Eight: The Panthers have started eight different linebackers this year due to injury, one of the key reasons reasons the Panthers allow the fourth most points per game to opposing offenses (27.2)
Two of their three opening day starting linebackers (Jon Beason and Thomas Davis) have already suffered season-ending injuries; outside linebacker James Anderson is the only guy who’s started every game for the Panthers at linebacker.
Beason was one of the better linebackers in the game, and both he and Davis brought a lot speed and play-making to the Panthers defense. While they’ve tried to replace both with a handful of guys, the inexperience and lack of overall play-making abilities has really hindered this defense.
Nine: The amount of sacks the Panthers defense has accumulated this season, putting them at 25th in the league. Next to Charles Johnson, they start a pair of rookies at defensive tackle: Sione Fua and Terrell McClain, who were both members of the Panthers’ 2011 draft class, along with Newton (both were taken in the 3rd round).
As mentioned: the banged-up Redskins offensive line – featuring two new starters and one guy who’s switched positions – versus a young and struggling (but talented) defensive line of Carolina will probably be one of the biggest subplots of this game.
While Beck’s mobility is one thing the coaching staff is really looking forward to utilizing in weeks to come, the offensive line simply has to give Beck time to throw the ball, so he can build some confidence and develop a rhythm within this offense.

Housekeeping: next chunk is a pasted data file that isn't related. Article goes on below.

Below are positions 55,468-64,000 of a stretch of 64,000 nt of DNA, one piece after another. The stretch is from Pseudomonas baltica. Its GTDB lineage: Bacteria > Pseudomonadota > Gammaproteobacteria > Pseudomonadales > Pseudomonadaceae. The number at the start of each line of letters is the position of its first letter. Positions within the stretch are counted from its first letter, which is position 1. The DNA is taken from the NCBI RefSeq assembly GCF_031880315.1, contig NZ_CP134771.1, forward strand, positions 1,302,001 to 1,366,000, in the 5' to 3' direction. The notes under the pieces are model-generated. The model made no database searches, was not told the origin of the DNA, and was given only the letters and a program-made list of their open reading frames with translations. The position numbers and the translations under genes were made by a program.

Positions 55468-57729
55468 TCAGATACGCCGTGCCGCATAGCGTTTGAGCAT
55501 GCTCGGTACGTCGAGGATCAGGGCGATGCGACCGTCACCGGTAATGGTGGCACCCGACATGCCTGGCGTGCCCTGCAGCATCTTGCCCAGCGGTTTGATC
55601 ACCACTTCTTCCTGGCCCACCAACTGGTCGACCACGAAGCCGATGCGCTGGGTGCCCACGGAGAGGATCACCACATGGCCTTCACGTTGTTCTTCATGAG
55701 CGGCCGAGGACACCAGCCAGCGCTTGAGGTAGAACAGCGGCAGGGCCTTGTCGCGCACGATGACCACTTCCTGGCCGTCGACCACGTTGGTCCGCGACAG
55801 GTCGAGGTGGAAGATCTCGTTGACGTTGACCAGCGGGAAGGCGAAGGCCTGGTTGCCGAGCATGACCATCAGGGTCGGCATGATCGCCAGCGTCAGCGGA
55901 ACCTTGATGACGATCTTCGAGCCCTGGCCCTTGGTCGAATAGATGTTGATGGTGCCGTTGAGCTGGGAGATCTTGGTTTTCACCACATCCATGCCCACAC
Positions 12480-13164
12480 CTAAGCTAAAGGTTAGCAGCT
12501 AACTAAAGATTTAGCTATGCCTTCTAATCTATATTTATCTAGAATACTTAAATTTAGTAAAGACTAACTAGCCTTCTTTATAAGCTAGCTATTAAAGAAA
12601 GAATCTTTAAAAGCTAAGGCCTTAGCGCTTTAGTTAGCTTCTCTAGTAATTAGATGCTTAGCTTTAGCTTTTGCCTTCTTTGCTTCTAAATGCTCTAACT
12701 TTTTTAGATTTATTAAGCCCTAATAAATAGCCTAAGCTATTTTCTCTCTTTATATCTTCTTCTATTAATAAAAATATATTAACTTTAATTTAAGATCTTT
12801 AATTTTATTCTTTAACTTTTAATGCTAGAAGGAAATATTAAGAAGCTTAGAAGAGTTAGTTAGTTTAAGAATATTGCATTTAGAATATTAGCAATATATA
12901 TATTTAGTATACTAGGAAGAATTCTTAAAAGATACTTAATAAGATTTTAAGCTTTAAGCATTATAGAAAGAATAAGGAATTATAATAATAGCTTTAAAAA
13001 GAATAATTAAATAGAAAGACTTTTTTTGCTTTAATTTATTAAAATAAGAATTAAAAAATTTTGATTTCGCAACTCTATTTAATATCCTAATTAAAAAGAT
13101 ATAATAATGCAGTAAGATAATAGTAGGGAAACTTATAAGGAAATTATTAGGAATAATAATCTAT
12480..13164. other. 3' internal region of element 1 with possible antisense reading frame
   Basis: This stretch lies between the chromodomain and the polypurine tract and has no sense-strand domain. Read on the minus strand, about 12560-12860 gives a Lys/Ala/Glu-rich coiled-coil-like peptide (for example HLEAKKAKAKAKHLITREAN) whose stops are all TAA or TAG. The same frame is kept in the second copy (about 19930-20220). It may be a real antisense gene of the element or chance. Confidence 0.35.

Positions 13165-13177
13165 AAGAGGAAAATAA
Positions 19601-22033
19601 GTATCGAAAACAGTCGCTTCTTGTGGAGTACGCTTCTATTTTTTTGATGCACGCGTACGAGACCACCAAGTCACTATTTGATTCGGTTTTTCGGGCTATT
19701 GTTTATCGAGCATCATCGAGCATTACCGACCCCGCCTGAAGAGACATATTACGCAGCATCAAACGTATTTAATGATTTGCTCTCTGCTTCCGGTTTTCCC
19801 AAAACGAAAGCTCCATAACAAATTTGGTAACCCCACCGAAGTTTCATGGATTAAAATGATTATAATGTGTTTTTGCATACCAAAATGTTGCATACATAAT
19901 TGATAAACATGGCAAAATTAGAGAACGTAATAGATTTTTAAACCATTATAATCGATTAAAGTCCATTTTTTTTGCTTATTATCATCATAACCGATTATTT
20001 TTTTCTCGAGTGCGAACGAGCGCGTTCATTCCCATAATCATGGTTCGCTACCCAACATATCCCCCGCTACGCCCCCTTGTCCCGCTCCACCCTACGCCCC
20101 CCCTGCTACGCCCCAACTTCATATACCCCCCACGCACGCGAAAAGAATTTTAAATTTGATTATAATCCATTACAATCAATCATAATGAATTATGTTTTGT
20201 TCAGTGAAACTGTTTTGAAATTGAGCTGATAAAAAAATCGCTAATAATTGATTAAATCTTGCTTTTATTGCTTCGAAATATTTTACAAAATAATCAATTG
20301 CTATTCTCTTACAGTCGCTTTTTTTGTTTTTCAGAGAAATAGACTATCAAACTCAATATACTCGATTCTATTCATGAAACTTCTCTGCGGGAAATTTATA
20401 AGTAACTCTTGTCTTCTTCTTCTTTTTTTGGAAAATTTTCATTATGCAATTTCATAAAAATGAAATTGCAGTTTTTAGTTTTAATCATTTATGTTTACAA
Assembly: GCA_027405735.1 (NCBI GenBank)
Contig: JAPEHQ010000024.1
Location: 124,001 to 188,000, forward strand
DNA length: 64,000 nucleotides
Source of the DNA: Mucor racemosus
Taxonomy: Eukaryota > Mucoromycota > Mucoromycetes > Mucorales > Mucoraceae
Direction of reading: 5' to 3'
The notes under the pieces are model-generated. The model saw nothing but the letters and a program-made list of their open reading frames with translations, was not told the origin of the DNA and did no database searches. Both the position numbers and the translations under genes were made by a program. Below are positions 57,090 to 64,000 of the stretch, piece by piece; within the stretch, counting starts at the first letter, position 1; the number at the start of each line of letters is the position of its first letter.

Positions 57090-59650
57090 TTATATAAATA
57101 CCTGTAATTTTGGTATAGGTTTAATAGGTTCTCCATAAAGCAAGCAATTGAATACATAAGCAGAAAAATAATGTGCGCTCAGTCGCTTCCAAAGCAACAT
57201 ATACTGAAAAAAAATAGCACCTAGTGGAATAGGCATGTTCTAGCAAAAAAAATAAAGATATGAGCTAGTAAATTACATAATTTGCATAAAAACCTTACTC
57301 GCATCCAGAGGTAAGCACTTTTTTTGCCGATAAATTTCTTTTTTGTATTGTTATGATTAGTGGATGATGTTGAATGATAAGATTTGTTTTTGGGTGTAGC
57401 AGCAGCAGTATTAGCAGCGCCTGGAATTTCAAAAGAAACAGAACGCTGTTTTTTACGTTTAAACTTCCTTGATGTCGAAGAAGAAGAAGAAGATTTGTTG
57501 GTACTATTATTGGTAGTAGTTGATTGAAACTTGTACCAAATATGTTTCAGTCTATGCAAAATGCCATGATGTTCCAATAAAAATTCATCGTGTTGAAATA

Ten: I honestly couldn’t come up with any factually relevant that cleverly entailed the number 10, so i’m just going to talk about whatever I want for this one: namely, the Redskins rushing attack.
Week after week, you hear the same things from Redskins fans: they need to run the football more. And they very well have a point; the Redskins are in the bottom half of the NFL in both overall rushing attempts and rushing yards per game.
Still, at times, it was easier said than done. Last week, it was blatant that the Eagles designed their entire defensive game plan around stopping the Redskins from running the football, and forcing Rex Grossman to win the game for them; and, it worked like a charm.
The Redskins running game was dreadful last week; the running backs finished with 28 yards on 12 carries; John Beck was the team’s second leading rusher in the game, with 14 yards on two carries. Neither Ryan Torain or Roy Helu had a run that went longer than six yards. If Beck struggles, teams are going to do the same thing to the Redskins week-after-week, especially given the injuries that they’re now dealing with on the offensive line.
So let’s see what happens this week, with Beck making his first start of the season. The Redskins theoretically will be leaning on their run game, to make life easier for Beck. The Panthers rank 31st against the run, and have allowed the most rushing TD’s, 20 yard runs, and 40 yard runs in the NFL.